The Conversion of Saint Paul, Apostle

Today’s readings

If we think that we are the ones who get to determine the direction of our lives, we are dead wrong.

Look at Saul: educated in all the finest Jewish schools, well-versed in the Law and the Prophets, and zealous for the faith to a fault. He was absolutely the model Jewish man and had credentials that came directly from the high priests. Everyone knew of him, and his fame – or infamy – spread all over the Judean countryside. He had participated in the stoning of St. Stephen, letting the cloaks of the ones stoning him be piled at his feet. He was bringing all the followers of Christ back in chains to be tried and punished for following this new way. He was even on his way to Damascus to collect “the brothers” – the apostles – and put them on trial. The man was greatly feared.

Look at Ananias. He was no fool. He was well-acquainted with Saul’s evil plans and did everything he could to stay out of his path. He obviously wanted to stay out of prison, but more than that, he wanted to keep people like Saul from destroying the community of the followers of Jesus. Ananias was every bit as zealous for the faith as Saul was.

They both knew the direction of their lives and thought they had it all planned out. But they were dead wrong.

God can take the most zealous and stable of us and throw our whole lives into confusion. He sometimes uses great means to get our attention and move us in a new direction. Like a bright light, or a vision. But sometimes he uses quiet words in prayer or the gentle nudging of a friend. Conversion is a life-long process for all of us, and in St. Paul’s and Annanias’s stories, we can see the danger of being too entrenched in what we think is right. The only judge of what is really right for us is God alone, and when we forget that, we might be in for a rude awakening.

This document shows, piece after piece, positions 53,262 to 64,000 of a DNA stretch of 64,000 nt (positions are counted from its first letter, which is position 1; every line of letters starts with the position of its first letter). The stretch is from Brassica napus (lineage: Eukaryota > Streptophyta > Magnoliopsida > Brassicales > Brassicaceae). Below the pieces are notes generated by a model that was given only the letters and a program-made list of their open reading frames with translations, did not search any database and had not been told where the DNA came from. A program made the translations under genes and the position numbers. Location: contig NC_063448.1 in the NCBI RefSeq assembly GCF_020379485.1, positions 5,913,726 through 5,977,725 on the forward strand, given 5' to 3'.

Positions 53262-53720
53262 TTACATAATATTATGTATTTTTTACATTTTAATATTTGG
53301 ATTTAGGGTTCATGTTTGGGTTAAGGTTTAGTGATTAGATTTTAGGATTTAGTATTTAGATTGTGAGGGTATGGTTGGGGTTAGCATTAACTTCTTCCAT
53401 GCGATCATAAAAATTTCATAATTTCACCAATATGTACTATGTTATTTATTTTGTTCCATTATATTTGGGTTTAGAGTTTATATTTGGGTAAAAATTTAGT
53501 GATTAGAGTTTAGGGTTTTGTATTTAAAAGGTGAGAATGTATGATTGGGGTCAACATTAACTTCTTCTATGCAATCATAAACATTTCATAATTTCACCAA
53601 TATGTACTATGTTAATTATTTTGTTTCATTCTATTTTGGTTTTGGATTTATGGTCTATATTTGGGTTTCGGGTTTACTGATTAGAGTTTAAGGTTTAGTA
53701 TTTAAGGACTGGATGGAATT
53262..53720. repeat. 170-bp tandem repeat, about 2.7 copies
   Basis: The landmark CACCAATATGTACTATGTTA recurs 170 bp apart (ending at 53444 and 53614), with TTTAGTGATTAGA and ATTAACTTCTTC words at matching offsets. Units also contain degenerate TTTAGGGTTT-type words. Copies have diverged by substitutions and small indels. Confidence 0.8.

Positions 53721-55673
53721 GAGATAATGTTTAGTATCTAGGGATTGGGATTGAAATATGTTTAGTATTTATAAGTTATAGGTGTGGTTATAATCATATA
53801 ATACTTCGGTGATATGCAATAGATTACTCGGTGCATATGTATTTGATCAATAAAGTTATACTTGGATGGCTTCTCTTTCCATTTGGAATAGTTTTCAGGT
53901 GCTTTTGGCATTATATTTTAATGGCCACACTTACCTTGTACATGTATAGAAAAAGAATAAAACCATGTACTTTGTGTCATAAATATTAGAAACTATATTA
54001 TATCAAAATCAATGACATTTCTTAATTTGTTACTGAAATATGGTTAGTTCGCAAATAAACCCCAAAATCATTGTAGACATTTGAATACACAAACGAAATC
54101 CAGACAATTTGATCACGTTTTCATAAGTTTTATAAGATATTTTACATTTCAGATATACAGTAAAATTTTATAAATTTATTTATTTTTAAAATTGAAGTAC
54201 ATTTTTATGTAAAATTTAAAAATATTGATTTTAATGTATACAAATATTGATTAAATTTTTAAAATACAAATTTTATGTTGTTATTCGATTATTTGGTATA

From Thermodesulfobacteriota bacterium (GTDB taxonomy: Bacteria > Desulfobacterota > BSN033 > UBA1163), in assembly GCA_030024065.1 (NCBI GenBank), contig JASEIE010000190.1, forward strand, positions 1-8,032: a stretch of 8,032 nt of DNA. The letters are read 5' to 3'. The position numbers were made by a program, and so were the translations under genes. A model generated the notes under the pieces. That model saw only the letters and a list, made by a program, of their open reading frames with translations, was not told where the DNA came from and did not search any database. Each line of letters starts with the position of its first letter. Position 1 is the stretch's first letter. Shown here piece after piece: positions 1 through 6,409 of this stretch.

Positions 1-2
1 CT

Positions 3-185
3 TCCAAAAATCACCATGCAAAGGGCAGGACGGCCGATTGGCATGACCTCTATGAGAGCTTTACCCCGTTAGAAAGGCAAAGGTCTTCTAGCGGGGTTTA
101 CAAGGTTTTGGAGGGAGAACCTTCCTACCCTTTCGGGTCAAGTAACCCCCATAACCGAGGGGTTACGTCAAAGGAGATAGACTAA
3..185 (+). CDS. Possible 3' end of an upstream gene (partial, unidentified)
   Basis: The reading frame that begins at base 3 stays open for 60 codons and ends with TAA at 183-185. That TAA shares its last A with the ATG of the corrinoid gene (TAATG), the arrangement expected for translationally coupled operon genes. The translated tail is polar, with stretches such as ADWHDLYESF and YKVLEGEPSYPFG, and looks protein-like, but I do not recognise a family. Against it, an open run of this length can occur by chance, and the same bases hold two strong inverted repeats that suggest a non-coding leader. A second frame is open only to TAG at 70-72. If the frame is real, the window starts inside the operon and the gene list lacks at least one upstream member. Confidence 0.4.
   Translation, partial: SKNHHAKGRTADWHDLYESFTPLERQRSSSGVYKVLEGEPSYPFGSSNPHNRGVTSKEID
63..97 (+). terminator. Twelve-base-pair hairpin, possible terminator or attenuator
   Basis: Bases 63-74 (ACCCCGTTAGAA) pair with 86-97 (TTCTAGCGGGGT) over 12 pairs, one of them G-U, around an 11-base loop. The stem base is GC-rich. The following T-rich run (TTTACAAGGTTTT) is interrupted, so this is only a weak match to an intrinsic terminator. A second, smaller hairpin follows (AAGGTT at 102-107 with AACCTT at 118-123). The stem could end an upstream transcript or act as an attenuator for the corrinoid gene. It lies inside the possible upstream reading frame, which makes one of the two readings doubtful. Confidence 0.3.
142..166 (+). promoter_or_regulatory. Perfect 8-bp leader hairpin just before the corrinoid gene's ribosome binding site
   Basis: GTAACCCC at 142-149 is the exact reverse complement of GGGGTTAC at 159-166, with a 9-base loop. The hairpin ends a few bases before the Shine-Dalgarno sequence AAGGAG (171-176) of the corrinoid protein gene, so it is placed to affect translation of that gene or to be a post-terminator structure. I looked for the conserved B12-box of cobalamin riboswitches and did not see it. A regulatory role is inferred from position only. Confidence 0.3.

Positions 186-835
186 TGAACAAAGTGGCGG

The whole purpose of all of our lives, brothers and sisters, is to “Go into the whole world and proclaim the Gospel to every creature.” The way that we do that is to constantly listen for God’s voice and always be willing to go wherever he leads us.

Friday of the Third Week of Easter

Today’s readings

Saul is proof that God’s ways are not our ways.  How is it that God would pick for one of his chief Apostles a man who imprisoned and murdered the followers of the Christian Way?  That had to surprise even, and perhaps especially Saul, whose life was turned completely upside-down.  Poor Ananias had to be quaking in his boots to carry out this command of the Lord.  But thankfully both Paul and Ananias were obedient to the Lord’s command, and we are the ones who have benefited from that.  Not only has the Word of God been passed on through their faithfulness, but we see in their lives that obedience to God’s will, while it may not always make sense, is the way that true disciples live.

And true discipleship is beginning to be an issue in the Bread of Life Discourse from the sixth chapter of John’s Gospel. We’ve been hearing it all week. Jesus has fed the five thousand, and they continue to clamor after him. Only he’s not giving them bread and fish the last few days. Now he’s challenging them to eat his Flesh and drink his Blood – this is Saint John’s version of the giving of the Eucharist. They aren’t getting it and they’re not going to stick around and hear much more of it – at least many of them are getting ready to leave.

But God’s ways are infinitely richer than our little intelligence and inadequate imagination and faltering faith. God wants so much more for us than we’re ready to ask for – he wants to give us his very self to fill us up and make us whole and bring us to heaven. The question is, will we let him obscure our vision so that we can see clearly (as he did for Saint Paul), or put us in the firing line so that we can really live (as he did for Ananias), or die for us so that we can live with him, as he did for his disciples and for us? Are we ready to have our lives turned upside-down so that we can get back on track?

Because that’s the only way we’re really going to live.